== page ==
Academic journal article Contemporary Economic Policy

Social Security Reform in China: The Case of Old-Age Insurance

Academic journal article Contemporary Economic Policy

Social Security Reform in China: The Case of Old-Age Insurance

Article excerpt

I. INTRODUCTION

On February 26, 1951, the People's Republic of China (PRC) promulgated its first labor insurance regulations (Laodong Baoxian Tiaoli), which created a social security system for state-sector employees. Under these regulations, male workers retired at age 60 and female workers retired at age 55. Employees of state-owned enterprises were tied to their respective work units (danwei) and enjoyed cradle-to-grave benefits, including lifelong wages and housing. Work units administered all aspects of social security programs from determining eligibility to paying benefits. For the urban collective sector, benefits varied from trade to trade and from locality to locality, depending on financial resources. No social security programs existed for the then negligible private sector (Chen, 1990; World Bank, 1990; Niu, 1991; Lee, 1993).

This social security system has become obsolete and is even obstructing the ongoing economic reform and development in China. Within the old system, enterprises bore sole responsibility for providing retirees with pension benefits and other welfare services. There was much disparity in pension burdens borne by older and those borne by newer enterprises because older enterprises had relatively more retirees. Some old enterprises had more retirees than active workers and even those with good performance had difficulty allocating sufficient funds to pay for pension benefits. Consequently, enterprises with a large pension burden might not be able to pay their workers the going market wages and also might default on their future pension obligations. This seriously damaged workers' morale.

The highly decentralized administration also lacked an established mechanism for portability of eligibility and benefits. This situation discouraged workers from moving across enterprises, industries, or sectors and thus indirectly hindered development of collective and private enterprises. Under the enterprise-tied social security system, a worker could not carry his old-age insurance with him when he changed his job. Thus, this conflicted with the labor contract system of the early 1980s, which aims to improve labor mobility and efficiency.

The large size and rapid growth of retiree population further challenge the old social security system. The number of retirees increased from 3.14 million in 1978 to 27.80 million in 1993. As a result, the ratio of retired people to employed workers increased from 0.033 in 1978 to 0.185 in 1993 (State Statistical Bureau, 1994b, p. 664). This ratio is expected to increase faster due to longer life expectancy and the one-child policy. In China, life expectancy increased from 35 years in 1949 to 69 years in 1990. The one-child policy results in a one-two-four family structure: one child has two parents and four grandparents. The 710 Institute of the Ministry of Space and Aeronautics (1990) estimated that the retired/worker ratio will increase to 0.195 in 2000, to 0.439 in 2030, and to 0.559 in 2060.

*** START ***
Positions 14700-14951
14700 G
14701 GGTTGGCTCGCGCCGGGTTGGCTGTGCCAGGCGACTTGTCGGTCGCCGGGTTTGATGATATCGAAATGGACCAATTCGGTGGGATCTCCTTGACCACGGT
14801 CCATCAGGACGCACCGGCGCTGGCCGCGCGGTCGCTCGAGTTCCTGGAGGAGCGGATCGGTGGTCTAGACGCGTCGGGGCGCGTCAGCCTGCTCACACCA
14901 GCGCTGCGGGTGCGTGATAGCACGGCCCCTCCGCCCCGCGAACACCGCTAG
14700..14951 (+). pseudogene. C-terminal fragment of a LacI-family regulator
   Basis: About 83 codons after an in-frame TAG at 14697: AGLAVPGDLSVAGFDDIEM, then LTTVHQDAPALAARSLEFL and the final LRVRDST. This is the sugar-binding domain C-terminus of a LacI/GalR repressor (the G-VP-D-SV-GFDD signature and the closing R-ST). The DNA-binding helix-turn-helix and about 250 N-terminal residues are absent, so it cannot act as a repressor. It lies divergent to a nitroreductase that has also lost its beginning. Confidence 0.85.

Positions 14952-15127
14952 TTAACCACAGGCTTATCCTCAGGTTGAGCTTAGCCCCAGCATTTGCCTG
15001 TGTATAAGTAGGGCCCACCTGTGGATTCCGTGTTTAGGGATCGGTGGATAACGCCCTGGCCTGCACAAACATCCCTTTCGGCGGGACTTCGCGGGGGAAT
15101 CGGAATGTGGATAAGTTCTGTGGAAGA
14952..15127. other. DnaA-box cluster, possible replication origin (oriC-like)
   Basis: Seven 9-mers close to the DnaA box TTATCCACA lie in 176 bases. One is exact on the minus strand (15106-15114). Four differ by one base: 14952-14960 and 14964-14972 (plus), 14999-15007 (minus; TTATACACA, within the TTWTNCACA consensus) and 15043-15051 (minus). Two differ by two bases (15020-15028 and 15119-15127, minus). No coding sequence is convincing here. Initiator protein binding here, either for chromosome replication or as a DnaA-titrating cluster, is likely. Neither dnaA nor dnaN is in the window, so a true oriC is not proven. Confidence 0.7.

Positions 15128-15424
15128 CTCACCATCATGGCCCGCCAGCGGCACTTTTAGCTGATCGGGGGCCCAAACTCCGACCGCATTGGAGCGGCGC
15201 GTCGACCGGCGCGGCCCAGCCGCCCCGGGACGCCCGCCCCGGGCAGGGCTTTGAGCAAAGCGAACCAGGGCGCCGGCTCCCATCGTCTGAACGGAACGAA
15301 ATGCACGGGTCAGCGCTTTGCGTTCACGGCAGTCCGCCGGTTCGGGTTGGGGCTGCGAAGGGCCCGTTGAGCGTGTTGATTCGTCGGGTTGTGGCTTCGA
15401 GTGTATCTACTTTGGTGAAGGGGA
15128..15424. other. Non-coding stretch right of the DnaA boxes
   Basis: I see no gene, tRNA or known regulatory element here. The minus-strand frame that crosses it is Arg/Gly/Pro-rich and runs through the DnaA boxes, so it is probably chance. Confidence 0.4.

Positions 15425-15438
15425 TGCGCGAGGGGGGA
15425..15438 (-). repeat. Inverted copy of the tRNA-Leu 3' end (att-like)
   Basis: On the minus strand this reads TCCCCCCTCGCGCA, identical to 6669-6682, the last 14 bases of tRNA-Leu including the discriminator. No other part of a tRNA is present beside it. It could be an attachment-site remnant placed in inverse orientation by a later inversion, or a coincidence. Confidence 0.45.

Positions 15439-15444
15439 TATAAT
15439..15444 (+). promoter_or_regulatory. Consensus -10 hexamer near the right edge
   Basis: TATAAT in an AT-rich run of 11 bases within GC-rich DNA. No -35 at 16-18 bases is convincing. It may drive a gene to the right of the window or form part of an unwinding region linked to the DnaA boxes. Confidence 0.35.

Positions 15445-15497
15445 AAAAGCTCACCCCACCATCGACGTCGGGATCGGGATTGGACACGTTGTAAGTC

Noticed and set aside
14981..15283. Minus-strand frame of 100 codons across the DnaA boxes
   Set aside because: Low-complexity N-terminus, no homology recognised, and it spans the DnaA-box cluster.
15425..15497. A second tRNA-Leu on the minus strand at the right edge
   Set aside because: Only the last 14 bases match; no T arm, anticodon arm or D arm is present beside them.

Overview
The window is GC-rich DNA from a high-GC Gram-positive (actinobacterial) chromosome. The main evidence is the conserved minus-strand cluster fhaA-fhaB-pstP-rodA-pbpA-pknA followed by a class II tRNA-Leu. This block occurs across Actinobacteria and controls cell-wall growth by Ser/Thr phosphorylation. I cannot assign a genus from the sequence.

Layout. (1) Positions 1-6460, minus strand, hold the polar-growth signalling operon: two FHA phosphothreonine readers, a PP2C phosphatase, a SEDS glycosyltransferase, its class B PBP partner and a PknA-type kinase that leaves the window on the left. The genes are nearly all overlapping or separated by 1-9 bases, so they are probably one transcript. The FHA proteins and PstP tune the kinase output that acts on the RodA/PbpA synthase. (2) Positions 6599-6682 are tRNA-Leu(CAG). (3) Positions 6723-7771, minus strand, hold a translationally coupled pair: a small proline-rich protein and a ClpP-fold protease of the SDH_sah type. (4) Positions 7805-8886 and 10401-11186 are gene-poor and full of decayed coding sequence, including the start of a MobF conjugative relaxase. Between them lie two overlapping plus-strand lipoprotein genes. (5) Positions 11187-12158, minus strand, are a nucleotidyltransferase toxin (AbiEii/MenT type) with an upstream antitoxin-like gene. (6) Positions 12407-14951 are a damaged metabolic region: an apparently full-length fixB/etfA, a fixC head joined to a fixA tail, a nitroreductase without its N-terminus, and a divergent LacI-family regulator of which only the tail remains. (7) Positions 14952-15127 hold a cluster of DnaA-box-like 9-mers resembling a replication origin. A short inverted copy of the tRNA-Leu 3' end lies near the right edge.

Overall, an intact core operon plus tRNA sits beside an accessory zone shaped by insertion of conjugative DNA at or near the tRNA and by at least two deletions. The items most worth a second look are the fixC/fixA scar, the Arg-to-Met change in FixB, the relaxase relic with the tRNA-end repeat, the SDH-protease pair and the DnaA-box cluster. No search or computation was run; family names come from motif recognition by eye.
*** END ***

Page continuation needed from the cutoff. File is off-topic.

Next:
Intense pressure on enterprises facing inordinately heavy financial burdens of pensions is a primary reason the Chinese government has focused on reforming its social security system. Reform of the old-age insurance system in China started in 1984, with experiments on pension pooling in some cities and counties. Since then, pooling has progressed rapidly. By 1991, 2,270 cities and counties established pension pools at city or county level for state-sector enterprises, covering more than 50 million permanent workers, 12 million contractual workers, and 10 million retirees. In addition, 1,076 cities and counties had pension pools for collective enterprises. Pools of some provinces, such as Jiangxi and Fujian Provinces, were at the provincial level, and broadening the risk-sharing base (Anyang Shehuibaoxian, 1991). By 1994, more than 80 million employed workers (about 53% of total workers) and 18.5 million retired people (about 60%) joined pension pooling programs (The State Statistical Bureau, March 1995). …

Search by... Author
Show... All Results Primary Sources Peer-reviewed

Oops!

An unknown error has occurred. Please click the button below to reload the page. If the problem persists, please try again in a little while.